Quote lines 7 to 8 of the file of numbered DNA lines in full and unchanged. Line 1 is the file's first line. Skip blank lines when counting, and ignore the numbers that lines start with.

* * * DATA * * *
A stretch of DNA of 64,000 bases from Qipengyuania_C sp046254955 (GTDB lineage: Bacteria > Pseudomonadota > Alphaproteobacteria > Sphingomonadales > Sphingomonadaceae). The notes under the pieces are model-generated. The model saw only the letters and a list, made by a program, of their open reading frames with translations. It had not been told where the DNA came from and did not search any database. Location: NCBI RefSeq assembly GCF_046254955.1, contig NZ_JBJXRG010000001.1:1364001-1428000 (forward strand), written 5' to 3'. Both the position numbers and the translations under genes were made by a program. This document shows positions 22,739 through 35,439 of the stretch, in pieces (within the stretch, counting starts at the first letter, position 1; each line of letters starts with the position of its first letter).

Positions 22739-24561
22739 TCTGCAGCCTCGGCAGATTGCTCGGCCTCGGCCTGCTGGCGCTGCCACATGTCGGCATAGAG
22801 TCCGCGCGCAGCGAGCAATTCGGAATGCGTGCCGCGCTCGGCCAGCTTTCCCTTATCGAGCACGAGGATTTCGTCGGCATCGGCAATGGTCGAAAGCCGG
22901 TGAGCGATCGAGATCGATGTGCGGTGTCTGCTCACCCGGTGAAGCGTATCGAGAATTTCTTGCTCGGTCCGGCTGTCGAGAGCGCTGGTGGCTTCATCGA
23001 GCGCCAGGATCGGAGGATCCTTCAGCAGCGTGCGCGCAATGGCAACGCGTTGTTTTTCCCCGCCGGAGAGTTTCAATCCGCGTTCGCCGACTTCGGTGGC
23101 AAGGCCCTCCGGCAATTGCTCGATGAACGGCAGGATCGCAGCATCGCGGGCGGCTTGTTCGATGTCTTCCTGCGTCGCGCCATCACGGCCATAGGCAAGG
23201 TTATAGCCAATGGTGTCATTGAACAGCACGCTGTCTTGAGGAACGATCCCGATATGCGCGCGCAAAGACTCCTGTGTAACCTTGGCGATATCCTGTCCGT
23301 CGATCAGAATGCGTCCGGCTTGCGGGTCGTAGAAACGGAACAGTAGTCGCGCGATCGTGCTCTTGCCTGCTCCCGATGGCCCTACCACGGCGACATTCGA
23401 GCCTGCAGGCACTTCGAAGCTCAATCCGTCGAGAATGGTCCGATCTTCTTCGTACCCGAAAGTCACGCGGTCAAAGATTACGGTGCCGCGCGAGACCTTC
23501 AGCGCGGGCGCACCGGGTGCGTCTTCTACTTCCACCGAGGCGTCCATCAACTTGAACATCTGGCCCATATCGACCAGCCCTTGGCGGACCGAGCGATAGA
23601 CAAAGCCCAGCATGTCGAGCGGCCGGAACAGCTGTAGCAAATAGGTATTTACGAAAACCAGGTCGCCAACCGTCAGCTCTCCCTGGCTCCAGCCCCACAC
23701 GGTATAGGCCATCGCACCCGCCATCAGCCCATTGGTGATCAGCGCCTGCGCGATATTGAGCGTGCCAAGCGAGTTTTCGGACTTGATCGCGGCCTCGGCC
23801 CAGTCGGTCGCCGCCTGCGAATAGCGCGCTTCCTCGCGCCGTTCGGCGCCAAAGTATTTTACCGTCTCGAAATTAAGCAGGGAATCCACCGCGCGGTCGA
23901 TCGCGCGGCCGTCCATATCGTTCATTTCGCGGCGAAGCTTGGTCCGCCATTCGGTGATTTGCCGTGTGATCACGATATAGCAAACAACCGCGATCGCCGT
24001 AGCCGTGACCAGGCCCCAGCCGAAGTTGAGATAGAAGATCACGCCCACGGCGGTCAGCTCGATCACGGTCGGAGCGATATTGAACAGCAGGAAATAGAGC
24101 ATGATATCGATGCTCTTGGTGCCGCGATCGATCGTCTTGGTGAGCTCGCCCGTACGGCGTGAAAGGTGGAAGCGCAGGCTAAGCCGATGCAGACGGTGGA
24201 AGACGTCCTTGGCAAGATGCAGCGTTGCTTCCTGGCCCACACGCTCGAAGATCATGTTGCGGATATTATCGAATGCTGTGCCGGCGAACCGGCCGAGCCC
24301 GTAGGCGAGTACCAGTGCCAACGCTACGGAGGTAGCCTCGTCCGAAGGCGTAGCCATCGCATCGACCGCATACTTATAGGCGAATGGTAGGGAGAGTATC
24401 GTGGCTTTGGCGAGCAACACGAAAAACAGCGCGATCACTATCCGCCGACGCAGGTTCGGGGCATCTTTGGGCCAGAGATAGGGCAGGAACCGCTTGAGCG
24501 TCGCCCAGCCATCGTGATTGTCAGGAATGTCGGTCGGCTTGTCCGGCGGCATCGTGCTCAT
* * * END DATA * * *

23101 AAGGCCCTCCGGCAATTGCTCGATGAACGGCAGGATCGCAGCATCGCGGGCGGCTTGTTCGATGTCTTCCTGCGTCGCGCCATCACGGCCATAGGCAAGG
23201 TTATAGCCAATGGTGTCATTGAACAGCACGCTGTCTTGAGGAACGATCCCGATATGCGCGCGCAAAGACTCCTGTGTAACCTTGGCGATATCCTGTCCGT